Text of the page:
Six Reasons Why We’re Not Headed For Another Recession
It’s easy to understand why everyone is so concerned about the economy.
After all, the latest survey from the National Association of Business Economists (NABE) reveals that only 11% of business economists expect growth of more than 3% this year. That’s down from 37% in the previous survey.
In addition, the latest U.S. job report showed that non-farm payrolls rose by only 18,000 in June, compared to expectations of 125,000.
Yikes! Next stop: Recessionville, right?
Remember… economists are like weathermen: They get paid even when they’re wrong. And they’re wrong a lot. Plus, employment is a lagging economic indicator anyway.
We should use more reliable predictive tools to discern the future direction of the economy.
You Can Put the Pepto-Bismol Away… Recession isn’t Imminent
~ Recession Buster #1: The Stock Market
As it turns out, the U.S. stock market is actually one of the best performers this year.
The S&P 500 is up almost 6% year-to-date. By comparison, the “must-own” emerging markets of Brazil, India and China are all down for the year.
Now if that doesn’t at least squelch some worries that we’re headed for another recession, here are five other signs that should do the trick.
~ Recession Buster #2: Retail Sales
Last week, the Commerce Department said retail sales edged up 0.1% in June, which confounded the analysts who expected a 0.1% decline.
Now I’ll concede that the short-term numbers are hardly anything to get excited about. But they do contribute to a clear trend. Over the last year, retail sales are up 8.1%. That’s the third highest year-over-year increase through June since 1994.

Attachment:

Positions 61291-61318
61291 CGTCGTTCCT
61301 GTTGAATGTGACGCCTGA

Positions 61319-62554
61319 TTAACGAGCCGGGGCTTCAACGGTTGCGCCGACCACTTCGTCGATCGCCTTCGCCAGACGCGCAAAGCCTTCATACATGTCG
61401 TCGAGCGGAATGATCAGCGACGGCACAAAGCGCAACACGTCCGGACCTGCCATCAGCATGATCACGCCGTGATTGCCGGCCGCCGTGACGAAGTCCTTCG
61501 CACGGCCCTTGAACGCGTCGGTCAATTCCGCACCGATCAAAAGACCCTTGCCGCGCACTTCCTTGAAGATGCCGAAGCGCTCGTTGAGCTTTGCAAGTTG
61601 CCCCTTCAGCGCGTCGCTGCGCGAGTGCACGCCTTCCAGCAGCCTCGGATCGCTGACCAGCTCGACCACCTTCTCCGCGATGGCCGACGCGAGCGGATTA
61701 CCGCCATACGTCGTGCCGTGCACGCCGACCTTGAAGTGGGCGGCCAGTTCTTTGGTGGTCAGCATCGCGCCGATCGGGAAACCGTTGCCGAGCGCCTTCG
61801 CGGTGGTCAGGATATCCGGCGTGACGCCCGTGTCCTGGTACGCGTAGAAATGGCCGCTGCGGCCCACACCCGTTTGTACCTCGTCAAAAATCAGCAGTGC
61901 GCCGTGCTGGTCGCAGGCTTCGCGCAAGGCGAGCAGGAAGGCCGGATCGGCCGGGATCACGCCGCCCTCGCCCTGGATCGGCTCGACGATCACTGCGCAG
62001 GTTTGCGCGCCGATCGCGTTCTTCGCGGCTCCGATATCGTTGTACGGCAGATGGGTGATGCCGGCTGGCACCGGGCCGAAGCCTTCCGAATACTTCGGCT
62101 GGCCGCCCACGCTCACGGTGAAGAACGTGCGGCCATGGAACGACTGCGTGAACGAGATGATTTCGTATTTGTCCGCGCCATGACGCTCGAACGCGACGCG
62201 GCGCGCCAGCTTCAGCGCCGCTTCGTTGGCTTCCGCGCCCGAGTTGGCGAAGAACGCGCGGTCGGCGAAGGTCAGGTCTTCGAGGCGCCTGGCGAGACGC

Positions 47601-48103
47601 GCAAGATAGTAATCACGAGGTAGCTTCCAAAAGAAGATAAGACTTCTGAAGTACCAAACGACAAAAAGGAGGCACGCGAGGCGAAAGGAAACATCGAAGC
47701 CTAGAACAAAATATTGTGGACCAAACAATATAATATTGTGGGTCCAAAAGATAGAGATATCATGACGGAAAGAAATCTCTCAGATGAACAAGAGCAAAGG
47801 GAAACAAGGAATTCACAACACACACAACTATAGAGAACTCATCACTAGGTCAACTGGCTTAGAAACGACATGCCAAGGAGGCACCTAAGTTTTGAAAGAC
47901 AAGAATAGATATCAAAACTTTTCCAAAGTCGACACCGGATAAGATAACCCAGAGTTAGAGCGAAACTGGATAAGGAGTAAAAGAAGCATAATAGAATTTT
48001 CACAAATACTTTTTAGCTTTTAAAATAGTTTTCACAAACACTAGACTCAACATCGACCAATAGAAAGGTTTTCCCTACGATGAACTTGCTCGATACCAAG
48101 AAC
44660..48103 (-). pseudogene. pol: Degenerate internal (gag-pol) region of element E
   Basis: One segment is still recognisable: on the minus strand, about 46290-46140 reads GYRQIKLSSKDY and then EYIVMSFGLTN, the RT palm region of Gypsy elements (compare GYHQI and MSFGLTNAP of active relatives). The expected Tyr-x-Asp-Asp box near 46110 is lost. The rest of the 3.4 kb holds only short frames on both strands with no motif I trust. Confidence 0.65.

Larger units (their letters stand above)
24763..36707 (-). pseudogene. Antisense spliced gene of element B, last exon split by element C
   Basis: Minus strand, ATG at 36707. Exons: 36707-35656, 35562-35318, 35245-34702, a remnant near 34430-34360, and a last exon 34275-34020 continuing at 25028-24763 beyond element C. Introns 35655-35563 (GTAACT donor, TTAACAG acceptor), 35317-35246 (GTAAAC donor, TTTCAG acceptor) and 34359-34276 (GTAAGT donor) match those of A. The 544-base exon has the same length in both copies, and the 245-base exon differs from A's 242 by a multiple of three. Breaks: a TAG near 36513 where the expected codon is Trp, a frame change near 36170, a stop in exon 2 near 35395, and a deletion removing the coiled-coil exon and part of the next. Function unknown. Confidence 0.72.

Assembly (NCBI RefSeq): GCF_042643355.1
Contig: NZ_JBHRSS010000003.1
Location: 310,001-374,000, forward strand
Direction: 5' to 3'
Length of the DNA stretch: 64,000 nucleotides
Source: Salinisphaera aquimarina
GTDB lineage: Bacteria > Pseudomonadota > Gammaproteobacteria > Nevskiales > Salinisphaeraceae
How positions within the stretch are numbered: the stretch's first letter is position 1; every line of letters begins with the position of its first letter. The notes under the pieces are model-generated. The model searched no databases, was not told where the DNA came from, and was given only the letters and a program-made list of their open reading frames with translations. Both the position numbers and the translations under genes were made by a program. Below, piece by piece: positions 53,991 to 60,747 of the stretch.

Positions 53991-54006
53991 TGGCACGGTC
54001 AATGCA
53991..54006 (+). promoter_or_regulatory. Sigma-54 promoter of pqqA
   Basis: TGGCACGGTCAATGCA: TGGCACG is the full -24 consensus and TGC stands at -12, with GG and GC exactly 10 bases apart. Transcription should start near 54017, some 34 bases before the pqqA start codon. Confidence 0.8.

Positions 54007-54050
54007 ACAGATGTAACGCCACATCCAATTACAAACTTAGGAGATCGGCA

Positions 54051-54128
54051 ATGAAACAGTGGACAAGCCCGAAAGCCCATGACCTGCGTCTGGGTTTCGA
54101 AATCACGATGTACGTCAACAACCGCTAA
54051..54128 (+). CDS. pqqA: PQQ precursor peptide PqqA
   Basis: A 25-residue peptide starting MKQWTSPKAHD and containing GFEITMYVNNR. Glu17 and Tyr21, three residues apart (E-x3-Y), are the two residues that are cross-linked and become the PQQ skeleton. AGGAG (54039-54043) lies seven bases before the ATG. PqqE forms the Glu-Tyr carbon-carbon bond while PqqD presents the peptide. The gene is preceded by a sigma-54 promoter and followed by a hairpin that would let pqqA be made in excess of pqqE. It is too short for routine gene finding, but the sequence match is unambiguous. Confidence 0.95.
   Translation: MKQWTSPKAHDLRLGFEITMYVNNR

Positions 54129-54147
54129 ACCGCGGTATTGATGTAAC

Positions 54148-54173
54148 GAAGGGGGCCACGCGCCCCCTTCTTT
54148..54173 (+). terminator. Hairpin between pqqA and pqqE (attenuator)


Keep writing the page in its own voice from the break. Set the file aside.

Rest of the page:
It’s also worth noting that the three retail industries with the sharpest increases in June – Building Materials, Autos & Parts Dealers, and Clothing – are all cyclical in nature. If we’re headed for another recession, sales for these categories should be headed in the opposite direction.
~ Recession Buster #3: Baltic Dry Index
The Baltic Dry Index tracks the cost of shipping major raw materials. Goods like iron ore, coal, grain, cement, copper, sand and fertilizer.
In other words, the index tracks shipments of goods that are essential to economic output. As such, it provides a precise and rare measurement of the volume of global trade at the earliest possible stage.
Since bottoming out in early February, the Baltic Dry Index is up about 30%. Again, if we were headed for a recession, the index should be plummeting, not increasing.
~ Recession Buster #4: Yield Curve
One of the best predictors of recessions is the yield curve – the difference between short-term and long-term interest rates on government bonds.
Remember, a steep yield curve points to economic growth. A flat yield curve signals uncertainty. And an inverted yield curve hints at an economic slowdown or recession.
Yet with 90-day Treasury bills yielding 0.1% and 10-year Treasury bonds yielding 3.13%, there’s only one way to interpret the current yield curve in the United States – it’s steep!
~ Recession Buster #5: Financials on the Mend
Financial companies got us into this mess, so they should be the ones to get us out of it, too. And that’s clearly happening.
Take Citigroup (NYSE: C), for instance. Last week, the company reported its sixth straight quarter of profits. And it did so on the back of declining loan losses. In fact, losses from bad loans fell 35% during the quarter, allowing the company to release $2 billion from loan loss reserves.
If we were headed for another recession, losses on bank loans would be mounting, not declining.
~ Recession Buster #6: Hiring
Although unemployment remains uncomfortably high at 9.2%, the latest hiring trends are encouraging.
In April, McDonald’s announced that it was hiring 50,000 new employees. But the firm actually ended up hiring 62,000.
It’s not alone. In recent weeks, JP Morgan Chase & Co. (NYSE: JPM), Best Buy Co. (NYSE: BBY), International Business Machines Corp. (NYSE: IBM) and Target Corp. (NYSE: TGT) have announced plans to hire a combined 44,000 new employees.
We’ll need about 150,000 new jobs per month for four years to get back to pre-recession levels. But at least it’s a step in the right direction from some of America’s biggest companies.
Bottom line: Although U.S. economic growth might be slowing, another recession isn’t right around the corner.
Ahead of the tape,